Leaving Iberia: Islamic Law and Christian Conquest in North West Africa examines Islamic legal responses to Muslims living under Christian rule in medieval and early modern Iberia and North Africa. The fall of al-Andalus, or reconquista, has long been considered a turning point, when the first substantial Muslim populations fell under permanent Christian rule. Yet a near-exclusive focus on conquered Iberian Muslims has led scholars to overlook a substantial body of legal opinions issued in response to Portuguese and Spanish occupation in Morocco itself, beginning in the early fifteenth century.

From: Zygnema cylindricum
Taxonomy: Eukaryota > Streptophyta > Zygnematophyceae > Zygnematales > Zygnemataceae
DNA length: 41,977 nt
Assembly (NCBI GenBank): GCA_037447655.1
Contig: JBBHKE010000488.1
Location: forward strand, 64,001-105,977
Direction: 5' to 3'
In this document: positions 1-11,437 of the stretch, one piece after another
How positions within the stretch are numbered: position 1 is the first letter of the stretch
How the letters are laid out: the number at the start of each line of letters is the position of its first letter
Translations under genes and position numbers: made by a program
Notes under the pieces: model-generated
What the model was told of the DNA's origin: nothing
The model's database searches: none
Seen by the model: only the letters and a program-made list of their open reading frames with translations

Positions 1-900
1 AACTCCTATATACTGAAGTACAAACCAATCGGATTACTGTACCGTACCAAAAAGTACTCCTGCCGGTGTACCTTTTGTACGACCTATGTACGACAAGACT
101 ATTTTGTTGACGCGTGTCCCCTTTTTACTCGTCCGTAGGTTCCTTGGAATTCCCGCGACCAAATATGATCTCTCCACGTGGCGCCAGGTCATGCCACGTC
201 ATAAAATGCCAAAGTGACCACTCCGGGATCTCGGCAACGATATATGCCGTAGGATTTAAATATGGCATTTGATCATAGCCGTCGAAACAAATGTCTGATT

By moving beyond Iberia and following Christian conquerors and Muslim emigrants into North Africa, Leaving Iberia links the juristic discourses on conquered Muslims on both sides of the Mediterranean, critiques the perceived exceptionalism of the Iberian Muslim predicament, and adds a significant chapter to the story of Christian–Muslim relations in the medieval Mediterranean. The final portion of the book explains the disparate fates of these medieval legal opinions in colonial Algeria and Mauritania, where jurists granted lasting authority to some opinions and discarded others.
Based on research in the Arabic manuscript libraries of five countries, Leaving Iberia offers the first fully annotated translations of the major legal texts under analysis.